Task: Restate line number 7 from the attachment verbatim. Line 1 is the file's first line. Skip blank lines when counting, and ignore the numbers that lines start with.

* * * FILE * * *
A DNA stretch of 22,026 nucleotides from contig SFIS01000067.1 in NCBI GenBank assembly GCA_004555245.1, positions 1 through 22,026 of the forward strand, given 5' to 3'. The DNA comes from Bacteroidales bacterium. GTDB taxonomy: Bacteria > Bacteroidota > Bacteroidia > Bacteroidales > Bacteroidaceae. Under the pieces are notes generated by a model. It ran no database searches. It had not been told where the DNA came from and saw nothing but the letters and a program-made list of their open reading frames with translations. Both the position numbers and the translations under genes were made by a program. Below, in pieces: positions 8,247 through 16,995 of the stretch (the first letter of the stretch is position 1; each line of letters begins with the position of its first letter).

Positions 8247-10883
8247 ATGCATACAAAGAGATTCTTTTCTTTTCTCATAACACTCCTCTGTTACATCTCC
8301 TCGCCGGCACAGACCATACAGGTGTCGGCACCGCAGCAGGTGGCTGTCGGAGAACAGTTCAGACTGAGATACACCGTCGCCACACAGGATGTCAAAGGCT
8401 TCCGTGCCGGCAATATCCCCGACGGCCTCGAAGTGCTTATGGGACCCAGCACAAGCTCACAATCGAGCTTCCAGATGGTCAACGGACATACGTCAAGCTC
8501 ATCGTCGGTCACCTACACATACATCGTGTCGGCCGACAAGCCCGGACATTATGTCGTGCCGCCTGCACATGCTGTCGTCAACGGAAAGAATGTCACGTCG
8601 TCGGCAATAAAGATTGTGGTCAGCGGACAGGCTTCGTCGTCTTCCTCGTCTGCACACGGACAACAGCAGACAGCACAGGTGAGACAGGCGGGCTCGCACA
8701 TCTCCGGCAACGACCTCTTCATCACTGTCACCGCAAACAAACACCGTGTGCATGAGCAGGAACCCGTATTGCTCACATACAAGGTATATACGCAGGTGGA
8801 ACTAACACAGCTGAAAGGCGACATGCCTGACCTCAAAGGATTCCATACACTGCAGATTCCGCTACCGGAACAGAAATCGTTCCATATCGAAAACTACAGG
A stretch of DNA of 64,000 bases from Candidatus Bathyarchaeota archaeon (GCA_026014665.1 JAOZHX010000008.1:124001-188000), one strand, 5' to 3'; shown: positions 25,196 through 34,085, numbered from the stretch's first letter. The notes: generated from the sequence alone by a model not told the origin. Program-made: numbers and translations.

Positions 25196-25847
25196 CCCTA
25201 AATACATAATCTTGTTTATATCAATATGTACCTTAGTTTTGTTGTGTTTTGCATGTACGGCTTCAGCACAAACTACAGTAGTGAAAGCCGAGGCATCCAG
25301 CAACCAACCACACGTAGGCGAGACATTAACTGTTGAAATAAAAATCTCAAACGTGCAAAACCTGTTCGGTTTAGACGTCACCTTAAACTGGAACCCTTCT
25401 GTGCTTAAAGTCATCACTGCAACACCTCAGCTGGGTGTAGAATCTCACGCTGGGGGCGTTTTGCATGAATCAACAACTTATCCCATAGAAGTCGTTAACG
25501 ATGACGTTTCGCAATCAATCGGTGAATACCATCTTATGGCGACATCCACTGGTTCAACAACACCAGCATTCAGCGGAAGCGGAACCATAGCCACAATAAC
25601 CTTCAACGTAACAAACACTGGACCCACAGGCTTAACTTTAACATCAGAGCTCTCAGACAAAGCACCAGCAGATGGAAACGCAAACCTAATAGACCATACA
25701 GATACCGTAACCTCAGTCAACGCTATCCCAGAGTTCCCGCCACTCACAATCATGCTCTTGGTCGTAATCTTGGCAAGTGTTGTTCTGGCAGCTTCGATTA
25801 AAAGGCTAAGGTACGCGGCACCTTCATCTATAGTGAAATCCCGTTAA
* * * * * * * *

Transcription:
8601 TCGGCAATAAAGATTGTGGTCAGCGGACAGGCTTCGTCGTCTTCCTCGTCTGCACACGGACAACAGCAGACAGCACAGGTGAGACAGGCGGGCTCGCACA